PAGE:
On the Human Microphone as Interventionist Form
Michael Nardone, Concordia University, Montréal
20 September, 2011. Occupy Wall Street, day 4: On the Broadway side of Zuccotti Park—then three days away from being renamed Liberty Plaza—an individual addresses a few dozen demonstrators in regards to the pending execution of Troy Davis in Georgia. "Sisters and brothers, it is ridiculous that I can not address you with a sound system. I just want you to think about it, how petty and stupid and insulting it is that on such a serious occasion, trying to stop a racist murder—" and then the sound fades out.
The man continues to speak, and gesture with his hands opened up before him, but the sound of city traffic and murmur of talk fill the public space, drowning out his words. Only occasional bursts of accented speech become audible. After several seconds: "Thank you very much for nothing." This sentence he speaks at a sustained volume above his previous words. Then, again, his voice fades out. Various phrases continue to rise above the ambient din: "who spent half of his life in prison" . . . "is going to be murdered" . . . "racist murder" . . . "that we're talking about here at Wall Street" . . . "where you've been camping" . . . "three nights." Over the next minute and a half, again, occasional phrases can be heard—"Wall Street responsible" . . . "profits instead of needs" . . . "motives behind wars" . . . "death penalty" . . . "a very powerful thing" . . . "a very necessary thing" . . . "occupying Wall Street" . . . "stop the execution of this innocent man" . . . "march united."
Earlier that morning, members of the New York Police Department informed the occupiers of Zuccotti Park that: "If you want to use amplified sound in a public space, you must get a permit from the Police Department." This meant that microphones and loud speakers—used throughout the previous three days of events and demonstrations—would from that point onward be banned at Zuccotti, and, as Richard Kim reported a few days later on The Nation blog, "the NYPD has also been interpreting the law to include battery-powered bullhorns. Violators can be sentenced for up to thirty days in prison."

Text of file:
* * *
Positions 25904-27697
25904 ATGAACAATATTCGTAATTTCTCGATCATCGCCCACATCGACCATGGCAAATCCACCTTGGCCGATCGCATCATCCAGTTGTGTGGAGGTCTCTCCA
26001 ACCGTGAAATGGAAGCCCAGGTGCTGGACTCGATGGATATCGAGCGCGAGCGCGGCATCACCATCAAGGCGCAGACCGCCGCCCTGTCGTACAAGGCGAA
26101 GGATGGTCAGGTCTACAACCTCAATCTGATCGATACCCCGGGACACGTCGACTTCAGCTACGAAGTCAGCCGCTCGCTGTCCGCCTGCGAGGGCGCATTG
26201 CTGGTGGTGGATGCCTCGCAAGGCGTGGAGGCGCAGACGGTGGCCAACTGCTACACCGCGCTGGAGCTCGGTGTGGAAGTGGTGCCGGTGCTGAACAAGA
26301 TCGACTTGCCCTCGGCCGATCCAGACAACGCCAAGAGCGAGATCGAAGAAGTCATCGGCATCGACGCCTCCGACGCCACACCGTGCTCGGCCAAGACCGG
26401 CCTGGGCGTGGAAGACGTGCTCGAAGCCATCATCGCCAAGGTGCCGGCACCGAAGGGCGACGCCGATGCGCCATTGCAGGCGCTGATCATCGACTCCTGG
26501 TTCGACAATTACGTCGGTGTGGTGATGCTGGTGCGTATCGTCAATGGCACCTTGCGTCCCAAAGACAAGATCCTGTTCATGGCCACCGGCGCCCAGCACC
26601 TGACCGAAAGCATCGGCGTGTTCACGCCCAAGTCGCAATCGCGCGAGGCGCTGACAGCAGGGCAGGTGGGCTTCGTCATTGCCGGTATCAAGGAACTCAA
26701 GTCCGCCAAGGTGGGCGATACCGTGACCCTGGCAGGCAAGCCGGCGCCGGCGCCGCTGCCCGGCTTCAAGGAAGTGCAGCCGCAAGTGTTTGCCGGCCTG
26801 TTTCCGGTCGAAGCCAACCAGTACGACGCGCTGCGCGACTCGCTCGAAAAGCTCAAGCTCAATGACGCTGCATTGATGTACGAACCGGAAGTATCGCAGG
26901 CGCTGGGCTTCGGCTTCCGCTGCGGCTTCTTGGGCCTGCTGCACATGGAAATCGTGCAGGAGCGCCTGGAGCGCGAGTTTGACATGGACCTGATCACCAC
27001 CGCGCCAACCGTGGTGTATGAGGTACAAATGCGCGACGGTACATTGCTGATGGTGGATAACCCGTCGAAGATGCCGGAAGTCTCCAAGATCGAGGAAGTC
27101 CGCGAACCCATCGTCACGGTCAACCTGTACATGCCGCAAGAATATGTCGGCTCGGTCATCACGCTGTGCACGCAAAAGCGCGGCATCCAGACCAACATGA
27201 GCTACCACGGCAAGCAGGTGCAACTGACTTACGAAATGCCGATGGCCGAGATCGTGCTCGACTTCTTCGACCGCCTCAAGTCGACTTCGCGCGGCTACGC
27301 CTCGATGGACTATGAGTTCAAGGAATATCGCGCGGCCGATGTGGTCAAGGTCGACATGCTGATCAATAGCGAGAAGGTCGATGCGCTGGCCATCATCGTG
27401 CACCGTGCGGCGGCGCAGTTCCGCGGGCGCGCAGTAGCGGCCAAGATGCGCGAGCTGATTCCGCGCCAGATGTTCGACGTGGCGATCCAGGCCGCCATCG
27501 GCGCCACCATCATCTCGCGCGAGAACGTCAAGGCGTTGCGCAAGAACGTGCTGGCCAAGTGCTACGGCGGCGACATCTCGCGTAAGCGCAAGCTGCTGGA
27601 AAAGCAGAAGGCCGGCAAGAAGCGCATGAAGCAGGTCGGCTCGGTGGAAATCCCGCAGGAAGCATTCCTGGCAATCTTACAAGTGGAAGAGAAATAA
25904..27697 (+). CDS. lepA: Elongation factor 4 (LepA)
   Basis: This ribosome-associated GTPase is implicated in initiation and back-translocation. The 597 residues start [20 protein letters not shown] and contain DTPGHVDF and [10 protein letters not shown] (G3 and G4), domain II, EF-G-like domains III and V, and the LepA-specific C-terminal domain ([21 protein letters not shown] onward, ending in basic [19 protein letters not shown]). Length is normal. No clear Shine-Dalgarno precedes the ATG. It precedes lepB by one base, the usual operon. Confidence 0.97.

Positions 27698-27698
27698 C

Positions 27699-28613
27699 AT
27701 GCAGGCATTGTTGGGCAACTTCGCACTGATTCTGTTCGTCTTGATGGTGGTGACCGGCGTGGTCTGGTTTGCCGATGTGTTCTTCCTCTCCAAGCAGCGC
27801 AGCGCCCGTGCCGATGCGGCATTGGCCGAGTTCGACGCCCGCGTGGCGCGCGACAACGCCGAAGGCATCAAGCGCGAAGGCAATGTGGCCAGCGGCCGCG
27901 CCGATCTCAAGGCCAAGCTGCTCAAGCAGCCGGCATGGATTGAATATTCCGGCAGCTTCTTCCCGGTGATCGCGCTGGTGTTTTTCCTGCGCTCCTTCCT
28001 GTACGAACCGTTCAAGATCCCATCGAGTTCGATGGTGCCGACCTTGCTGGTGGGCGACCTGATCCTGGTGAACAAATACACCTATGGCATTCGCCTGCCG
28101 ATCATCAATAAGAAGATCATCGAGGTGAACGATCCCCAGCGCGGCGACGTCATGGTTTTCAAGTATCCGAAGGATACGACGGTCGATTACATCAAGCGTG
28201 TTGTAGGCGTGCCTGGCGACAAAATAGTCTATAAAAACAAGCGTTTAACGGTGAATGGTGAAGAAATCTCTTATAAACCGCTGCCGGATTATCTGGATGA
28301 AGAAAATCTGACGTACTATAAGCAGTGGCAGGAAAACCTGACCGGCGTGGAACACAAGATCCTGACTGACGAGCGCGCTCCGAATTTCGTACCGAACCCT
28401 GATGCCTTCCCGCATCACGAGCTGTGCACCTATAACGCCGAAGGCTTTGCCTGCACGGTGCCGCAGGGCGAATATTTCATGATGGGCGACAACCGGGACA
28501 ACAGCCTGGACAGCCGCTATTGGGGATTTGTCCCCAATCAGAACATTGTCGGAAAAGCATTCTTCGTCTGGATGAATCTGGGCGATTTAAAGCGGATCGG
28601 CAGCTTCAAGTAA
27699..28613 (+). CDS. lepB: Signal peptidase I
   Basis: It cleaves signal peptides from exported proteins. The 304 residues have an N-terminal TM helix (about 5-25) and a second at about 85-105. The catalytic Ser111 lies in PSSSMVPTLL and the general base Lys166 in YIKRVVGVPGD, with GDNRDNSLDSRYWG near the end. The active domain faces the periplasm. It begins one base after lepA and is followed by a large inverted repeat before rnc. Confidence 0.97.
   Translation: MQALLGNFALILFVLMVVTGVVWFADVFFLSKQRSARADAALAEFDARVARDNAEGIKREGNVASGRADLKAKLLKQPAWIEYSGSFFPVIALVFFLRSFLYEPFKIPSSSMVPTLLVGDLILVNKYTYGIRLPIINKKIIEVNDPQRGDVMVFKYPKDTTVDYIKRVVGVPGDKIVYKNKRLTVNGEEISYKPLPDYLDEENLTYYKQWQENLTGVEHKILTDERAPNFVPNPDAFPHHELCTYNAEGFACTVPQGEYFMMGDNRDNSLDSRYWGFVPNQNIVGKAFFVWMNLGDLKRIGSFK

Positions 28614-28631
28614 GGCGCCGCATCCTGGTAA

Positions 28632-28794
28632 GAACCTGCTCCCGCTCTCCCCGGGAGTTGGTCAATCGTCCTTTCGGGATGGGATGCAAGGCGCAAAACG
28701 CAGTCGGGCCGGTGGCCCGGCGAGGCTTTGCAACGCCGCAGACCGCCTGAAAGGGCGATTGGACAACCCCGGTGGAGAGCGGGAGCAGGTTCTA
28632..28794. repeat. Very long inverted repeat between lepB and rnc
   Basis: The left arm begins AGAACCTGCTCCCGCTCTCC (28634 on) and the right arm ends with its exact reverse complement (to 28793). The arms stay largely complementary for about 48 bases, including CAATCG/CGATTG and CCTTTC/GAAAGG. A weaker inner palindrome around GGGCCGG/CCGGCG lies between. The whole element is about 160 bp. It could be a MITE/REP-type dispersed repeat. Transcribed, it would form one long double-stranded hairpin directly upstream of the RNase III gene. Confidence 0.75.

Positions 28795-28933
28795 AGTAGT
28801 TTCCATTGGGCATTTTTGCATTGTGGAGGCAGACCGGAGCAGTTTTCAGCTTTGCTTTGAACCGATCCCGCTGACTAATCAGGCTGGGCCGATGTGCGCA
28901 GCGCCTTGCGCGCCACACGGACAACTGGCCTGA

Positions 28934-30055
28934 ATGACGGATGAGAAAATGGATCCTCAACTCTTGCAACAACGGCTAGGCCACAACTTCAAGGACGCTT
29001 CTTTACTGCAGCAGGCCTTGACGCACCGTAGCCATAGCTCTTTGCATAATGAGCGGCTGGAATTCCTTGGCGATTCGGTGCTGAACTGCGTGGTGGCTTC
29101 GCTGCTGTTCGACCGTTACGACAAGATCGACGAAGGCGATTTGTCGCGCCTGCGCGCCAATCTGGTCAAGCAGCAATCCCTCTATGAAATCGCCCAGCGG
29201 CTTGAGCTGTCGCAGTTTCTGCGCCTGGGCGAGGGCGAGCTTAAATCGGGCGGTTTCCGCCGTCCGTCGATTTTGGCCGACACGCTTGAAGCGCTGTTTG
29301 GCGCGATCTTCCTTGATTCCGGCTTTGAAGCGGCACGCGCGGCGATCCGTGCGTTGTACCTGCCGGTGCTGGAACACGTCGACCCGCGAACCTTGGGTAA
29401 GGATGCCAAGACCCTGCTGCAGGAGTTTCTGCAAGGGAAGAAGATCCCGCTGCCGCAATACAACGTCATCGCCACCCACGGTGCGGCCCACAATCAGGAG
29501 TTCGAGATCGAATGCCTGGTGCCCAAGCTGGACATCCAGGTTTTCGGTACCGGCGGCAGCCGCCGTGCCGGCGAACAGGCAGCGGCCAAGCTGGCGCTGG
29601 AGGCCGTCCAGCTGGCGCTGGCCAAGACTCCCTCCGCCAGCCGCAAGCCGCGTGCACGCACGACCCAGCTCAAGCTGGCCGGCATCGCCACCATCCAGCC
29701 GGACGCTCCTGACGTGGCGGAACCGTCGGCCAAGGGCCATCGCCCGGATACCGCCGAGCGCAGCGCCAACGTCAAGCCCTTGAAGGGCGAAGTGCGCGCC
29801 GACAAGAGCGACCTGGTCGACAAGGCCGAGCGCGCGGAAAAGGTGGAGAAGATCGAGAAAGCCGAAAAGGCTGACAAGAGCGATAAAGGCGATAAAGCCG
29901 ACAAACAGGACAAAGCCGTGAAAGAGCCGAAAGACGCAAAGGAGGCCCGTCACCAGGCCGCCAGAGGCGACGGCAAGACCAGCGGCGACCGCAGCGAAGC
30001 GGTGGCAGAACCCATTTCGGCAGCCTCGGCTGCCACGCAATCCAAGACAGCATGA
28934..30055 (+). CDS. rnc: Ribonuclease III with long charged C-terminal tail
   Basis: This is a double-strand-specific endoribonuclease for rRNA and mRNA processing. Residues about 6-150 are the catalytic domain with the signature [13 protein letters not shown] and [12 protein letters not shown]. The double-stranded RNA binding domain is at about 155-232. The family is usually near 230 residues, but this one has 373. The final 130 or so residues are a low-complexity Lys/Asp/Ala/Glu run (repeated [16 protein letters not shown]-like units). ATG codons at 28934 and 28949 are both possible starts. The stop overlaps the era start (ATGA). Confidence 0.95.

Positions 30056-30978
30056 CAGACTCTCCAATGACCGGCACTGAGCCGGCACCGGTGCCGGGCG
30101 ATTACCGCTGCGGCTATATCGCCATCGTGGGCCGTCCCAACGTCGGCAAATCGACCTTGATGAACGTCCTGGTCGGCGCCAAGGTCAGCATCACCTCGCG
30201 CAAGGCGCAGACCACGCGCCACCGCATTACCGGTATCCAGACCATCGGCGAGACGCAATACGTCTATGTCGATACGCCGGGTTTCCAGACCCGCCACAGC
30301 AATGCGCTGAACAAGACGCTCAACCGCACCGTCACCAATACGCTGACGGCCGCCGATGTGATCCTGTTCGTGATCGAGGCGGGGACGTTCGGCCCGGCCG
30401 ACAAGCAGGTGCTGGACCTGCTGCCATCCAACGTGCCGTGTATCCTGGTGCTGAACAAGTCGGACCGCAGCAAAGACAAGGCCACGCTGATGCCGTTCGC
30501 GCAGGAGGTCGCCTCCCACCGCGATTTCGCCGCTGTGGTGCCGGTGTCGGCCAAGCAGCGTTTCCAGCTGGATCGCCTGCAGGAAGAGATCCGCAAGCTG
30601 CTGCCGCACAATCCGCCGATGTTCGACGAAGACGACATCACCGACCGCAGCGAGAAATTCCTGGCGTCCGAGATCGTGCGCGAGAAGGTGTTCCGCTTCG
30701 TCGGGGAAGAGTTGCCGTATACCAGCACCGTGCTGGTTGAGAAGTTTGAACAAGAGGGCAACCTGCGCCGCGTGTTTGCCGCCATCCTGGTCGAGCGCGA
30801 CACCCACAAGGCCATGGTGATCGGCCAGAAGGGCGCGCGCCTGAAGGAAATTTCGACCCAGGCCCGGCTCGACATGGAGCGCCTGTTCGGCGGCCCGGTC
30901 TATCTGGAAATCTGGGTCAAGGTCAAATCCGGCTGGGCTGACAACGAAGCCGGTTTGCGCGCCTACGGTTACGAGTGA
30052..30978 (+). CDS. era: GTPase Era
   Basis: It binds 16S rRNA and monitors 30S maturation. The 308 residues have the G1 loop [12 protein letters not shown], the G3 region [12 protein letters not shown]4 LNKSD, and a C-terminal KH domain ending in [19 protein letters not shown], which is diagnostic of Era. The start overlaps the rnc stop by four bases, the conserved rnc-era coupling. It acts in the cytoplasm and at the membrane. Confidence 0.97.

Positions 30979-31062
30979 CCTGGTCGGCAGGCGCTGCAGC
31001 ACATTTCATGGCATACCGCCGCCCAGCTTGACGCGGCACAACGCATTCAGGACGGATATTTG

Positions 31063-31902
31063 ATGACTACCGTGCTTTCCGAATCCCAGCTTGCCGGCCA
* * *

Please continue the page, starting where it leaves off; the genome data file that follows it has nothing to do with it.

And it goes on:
On the evening of the 20th of September, the only spoken words to reach an amplitude loud enough to cross the space of Zuccotti Park were ones spoken in a call-and-answer unison. Two voices shouted: "They say death row!" A crowd voice responded: "We say hell no!" Two voices: "Death Row!" Crowd voice: "Hell No." Following this repetition, an individual voice called: "We Are," and a crowd voice answered: "Troy Davis." In this collective articulation of a single voice—in the figurative embodiment of a We in the individual Troy Davis, and the literal embodiment of individuated, multivocal speech voiced in collective unison—we have one of the first pronunciations of a unified crowd in the Occupy movement.
Following from Kim and Wanenchack, two of the first commentators on the human microphone at Occupy Wall Street (OWS), that "the human microphone should be understood as a technology in itself" (Wanenchack, 2011) and that "the heart of the occupation is most definitely unplugged" (Kim, 2011), I want to contextualize the development of the human microphone from September 17 to November 18 in the Occupy movement and discuss its formal qualities as a language-act and as a medium.
In regards to the activity of the human microphone, I am particularly interested in examining the relationship between listening practices and the participatory human-powered replication and distribution of voice. Following from Bernstein (1992), that "when poetry averts conformity it enters into the contemporary: speaking to the pressures and conflicts of the moment with the means just then at hand," and adjoining Protevi (2011), that "the Occupy movement shows us how the semantic, pragmatic, and affective—meaning, action, and feeling—are intertwined in all collective practices," I would like to sketch an initial poetics of the significant language-events in the first days of the Occupy movement.